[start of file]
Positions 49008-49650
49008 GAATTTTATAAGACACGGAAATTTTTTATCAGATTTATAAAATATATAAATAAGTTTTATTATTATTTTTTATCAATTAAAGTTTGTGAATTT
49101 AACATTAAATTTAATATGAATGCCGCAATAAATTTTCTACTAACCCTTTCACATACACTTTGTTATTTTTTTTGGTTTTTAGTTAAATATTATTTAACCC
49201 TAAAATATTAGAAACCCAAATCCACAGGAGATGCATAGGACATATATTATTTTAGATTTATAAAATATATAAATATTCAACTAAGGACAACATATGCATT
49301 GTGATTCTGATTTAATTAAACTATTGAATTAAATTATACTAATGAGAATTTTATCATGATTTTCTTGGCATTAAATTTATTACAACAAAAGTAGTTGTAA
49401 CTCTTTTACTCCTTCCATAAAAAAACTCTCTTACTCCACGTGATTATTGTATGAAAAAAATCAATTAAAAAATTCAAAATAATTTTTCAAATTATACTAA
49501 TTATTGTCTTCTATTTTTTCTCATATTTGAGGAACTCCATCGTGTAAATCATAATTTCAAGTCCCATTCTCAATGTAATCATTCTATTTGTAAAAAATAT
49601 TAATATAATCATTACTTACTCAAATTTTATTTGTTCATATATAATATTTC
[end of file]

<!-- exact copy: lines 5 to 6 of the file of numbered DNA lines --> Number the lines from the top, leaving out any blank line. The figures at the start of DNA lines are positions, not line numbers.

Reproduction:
49301 GTGATTCTGATTTAATTAAACTATTGAATTAAATTATACTAATGAGAATTTTATCATGATTTTCTTGGCATTAAATTTATTACAACAAAAGTAGTTGTAA
49401 CTCTTTTACTCCTTCCATAAAAAAACTCTCTTACTCCACGTGATTATTGTATGAAAAAAATCAATTAAAAAATTCAAAATAATTTTTCAAATTATACTAA